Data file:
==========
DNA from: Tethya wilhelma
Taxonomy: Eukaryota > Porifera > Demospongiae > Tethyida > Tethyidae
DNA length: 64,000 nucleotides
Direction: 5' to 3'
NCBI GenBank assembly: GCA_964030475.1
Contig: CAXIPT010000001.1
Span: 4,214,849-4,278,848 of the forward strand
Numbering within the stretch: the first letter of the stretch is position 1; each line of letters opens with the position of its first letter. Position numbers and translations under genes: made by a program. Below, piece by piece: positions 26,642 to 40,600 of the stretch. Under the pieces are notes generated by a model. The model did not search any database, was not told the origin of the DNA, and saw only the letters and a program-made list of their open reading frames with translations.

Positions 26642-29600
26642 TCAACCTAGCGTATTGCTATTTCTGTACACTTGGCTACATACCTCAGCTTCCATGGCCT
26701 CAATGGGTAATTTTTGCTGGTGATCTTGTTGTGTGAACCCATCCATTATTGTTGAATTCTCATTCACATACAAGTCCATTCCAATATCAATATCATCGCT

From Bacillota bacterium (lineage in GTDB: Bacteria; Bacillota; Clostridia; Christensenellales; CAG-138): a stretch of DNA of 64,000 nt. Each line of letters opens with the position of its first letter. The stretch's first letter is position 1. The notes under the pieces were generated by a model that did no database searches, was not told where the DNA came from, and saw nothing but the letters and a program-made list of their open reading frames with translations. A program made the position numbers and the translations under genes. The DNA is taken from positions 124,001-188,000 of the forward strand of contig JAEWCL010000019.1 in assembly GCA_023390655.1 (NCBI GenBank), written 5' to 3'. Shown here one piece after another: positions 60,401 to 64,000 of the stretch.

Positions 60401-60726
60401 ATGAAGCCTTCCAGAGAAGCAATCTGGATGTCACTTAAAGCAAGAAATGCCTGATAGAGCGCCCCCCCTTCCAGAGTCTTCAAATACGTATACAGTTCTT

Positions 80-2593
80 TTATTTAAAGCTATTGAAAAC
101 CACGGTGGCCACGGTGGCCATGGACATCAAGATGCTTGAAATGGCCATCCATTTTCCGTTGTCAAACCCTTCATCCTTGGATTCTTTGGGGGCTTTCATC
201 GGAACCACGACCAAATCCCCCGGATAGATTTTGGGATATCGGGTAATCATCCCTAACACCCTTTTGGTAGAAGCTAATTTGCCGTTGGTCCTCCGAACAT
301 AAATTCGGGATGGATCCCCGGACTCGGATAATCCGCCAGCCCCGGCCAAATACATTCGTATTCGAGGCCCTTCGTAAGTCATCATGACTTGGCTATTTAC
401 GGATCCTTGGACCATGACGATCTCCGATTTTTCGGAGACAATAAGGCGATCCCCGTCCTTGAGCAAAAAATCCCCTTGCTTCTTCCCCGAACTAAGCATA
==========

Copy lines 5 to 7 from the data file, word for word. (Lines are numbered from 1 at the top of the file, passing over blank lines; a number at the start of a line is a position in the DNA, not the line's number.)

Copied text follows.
NCBI GenBank assembly: GCA_964030475.1
Contig: CAXIPT010000001.1
Span: 4,214,849-4,278,848 of the forward strand